History majors learn skills that make them highly competitive in today’s job market. As a historian, you will locate, collect, analyze, and synthesize data, arguments, and information. Historians can take the general and make it specific, and provide convincing and compelling arguments that influence future decisions. You have the option to concentrate in cultural history or contemporary history.
History majors find careers in the fields of education, government, politics, law, and the private sector. In other words, history majors are not pigeonholed into any single career path. In a rapidly changing market, they have the skill-set to adapt and pursue a number of career options. Being able to communicate effectively, write persuasively, analyze information and argue convincingly, are all crucial traits that employers look for.
Primarily, historians analyze artifacts from the past to derive lessons about the present. This process, however, is far more interesting than memorizing dates, names, and facts. These skills can be applied to academics, education, government and law, but they are equally sought after in the private sector. The skill-set of a historian – which includes outstanding written and verbal communication skills, information analysis, argumentation and persuasion – prepares you to be successful in today’s competitive marketplace.
According to the journal Foreign Policy, the number one field of study for people pursuing careers in international affairs is history. According to the University of Michigan Law School, history is one of the primary majors for future Law students. Job sites such as Monster.com show that history majors begin careers with salaries comparable to other popular university majors such as English or Psychology. According to the Chronicle of Higher Education, employers favor graduates with skills learned in history, not technical education.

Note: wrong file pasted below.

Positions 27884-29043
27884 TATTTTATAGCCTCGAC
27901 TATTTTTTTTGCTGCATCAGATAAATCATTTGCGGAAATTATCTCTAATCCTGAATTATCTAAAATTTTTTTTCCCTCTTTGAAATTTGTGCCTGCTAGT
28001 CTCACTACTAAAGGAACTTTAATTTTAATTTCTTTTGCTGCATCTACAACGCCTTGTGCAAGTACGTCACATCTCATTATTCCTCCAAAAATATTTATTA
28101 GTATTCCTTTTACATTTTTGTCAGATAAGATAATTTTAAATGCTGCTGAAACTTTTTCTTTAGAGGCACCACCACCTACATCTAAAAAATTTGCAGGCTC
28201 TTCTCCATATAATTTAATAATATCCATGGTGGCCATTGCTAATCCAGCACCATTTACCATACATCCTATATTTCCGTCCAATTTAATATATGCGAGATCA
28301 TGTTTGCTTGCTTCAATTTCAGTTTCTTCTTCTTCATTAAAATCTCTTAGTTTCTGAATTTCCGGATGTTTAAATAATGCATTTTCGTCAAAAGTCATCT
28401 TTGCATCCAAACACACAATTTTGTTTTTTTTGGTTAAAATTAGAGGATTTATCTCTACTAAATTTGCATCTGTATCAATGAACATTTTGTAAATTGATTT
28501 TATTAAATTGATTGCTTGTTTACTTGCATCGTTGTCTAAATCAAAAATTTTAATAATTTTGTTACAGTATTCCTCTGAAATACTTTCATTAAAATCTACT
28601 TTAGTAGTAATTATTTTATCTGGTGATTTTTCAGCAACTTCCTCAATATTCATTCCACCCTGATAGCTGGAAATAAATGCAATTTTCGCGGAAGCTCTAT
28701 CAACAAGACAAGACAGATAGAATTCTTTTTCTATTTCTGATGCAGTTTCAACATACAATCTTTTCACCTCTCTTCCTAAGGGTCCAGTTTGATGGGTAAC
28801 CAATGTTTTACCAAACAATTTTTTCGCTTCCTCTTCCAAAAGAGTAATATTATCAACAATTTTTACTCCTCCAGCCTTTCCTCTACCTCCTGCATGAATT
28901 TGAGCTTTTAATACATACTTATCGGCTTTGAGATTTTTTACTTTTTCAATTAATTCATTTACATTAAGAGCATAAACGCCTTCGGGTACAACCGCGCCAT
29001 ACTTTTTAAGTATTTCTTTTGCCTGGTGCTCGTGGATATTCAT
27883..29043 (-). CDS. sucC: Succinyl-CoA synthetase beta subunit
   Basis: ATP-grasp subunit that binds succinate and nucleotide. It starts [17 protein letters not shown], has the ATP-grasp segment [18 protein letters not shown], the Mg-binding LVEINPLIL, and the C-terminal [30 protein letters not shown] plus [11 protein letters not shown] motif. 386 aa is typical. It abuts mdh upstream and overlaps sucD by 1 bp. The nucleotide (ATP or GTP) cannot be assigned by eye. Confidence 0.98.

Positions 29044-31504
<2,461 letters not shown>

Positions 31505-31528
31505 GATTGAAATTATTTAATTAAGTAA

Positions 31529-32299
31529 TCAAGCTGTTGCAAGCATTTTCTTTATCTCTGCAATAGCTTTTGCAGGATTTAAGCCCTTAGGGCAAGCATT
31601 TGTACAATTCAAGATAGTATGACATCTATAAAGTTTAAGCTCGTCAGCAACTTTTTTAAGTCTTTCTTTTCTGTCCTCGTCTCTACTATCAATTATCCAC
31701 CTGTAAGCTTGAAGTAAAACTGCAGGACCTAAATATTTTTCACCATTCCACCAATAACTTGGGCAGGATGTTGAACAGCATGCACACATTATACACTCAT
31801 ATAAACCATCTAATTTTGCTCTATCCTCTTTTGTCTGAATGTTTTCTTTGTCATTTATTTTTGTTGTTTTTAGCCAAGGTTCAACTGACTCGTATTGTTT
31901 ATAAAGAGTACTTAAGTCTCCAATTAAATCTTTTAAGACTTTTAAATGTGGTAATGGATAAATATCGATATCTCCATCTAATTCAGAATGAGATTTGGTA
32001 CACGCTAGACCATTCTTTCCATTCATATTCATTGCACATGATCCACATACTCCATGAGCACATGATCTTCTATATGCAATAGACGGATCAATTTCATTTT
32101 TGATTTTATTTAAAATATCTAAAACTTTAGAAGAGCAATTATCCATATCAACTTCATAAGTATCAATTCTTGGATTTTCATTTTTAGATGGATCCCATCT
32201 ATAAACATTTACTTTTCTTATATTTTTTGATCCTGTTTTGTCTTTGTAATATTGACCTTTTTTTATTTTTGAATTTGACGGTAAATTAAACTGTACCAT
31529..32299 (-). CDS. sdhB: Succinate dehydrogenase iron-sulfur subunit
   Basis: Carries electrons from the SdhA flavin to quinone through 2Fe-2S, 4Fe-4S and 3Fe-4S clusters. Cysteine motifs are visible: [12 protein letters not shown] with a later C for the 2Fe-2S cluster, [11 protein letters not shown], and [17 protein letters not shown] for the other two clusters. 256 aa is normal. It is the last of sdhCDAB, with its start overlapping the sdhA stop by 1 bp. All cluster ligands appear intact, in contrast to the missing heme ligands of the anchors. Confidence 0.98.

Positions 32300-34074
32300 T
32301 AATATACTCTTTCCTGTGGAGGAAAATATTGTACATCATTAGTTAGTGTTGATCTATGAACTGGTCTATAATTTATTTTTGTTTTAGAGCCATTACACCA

History doesn’t have any marketability.
Not true! Training for one specific career might help you in the short term, but if the market changes, you may be forced to move long distances, take a pay cut, or find yourself unemployed. A broader educational skill-set, like the kind history provides, prepares you to adapt to any number of employment situations, making you marketable to more than just one field.
History degrees don’t have “real-world application.”
Yes they do! In fact, they open up many doors instead of one. Tech training in one specific skill set (welding, a computer programming language, etc., all of which are important) might pigeonhole you in long run if the market changes. A history degree makes you adaptable to an ever changing market.
A History background shouldn’t lead to questions like “What can I do?” Instead, it should make you ponder “What can’t I do?”
April 05, 2021
A new agreement between Concordia University Wisconsin’s School of Pharmacy and Finlandia University gives students the opportunity to obtain a bachelor’s degree and a CUW PharmD degree, and save a year of studies in the process.
Finlandia University is excited to announce the signing of a 3+4 dual degree agreement with the Concordia University Wisconsin (CUW), located in Mequon, Wisc. In the program, students will spend three years in a Bachelor of Science in Biology program at Finlandia fulfilling […] Read More
February 10, 2021
Finlandia University is excited to announce a new articulation agreement between FinnU and Northern Michigan University that will provide a clear pathway for students interested in pursing a Master’s of Social Work degree.
“We developed this partnership so that any students in those Psychology, Sociology or Criminal Justice majors can then qualify for what we’re calling the Early Assurance Program into Northern’s MSW program,” said Dr. Jason Oyadomari, Dean of the Suomi College of Arts & Sciences.
While the agreement won’t guarantee FinnU […] Read More
January 18, 2021Read More
Associate Professor of Biology & Dean of Suomi College of Arts and Sciencesjason.firstname.lastname@example.org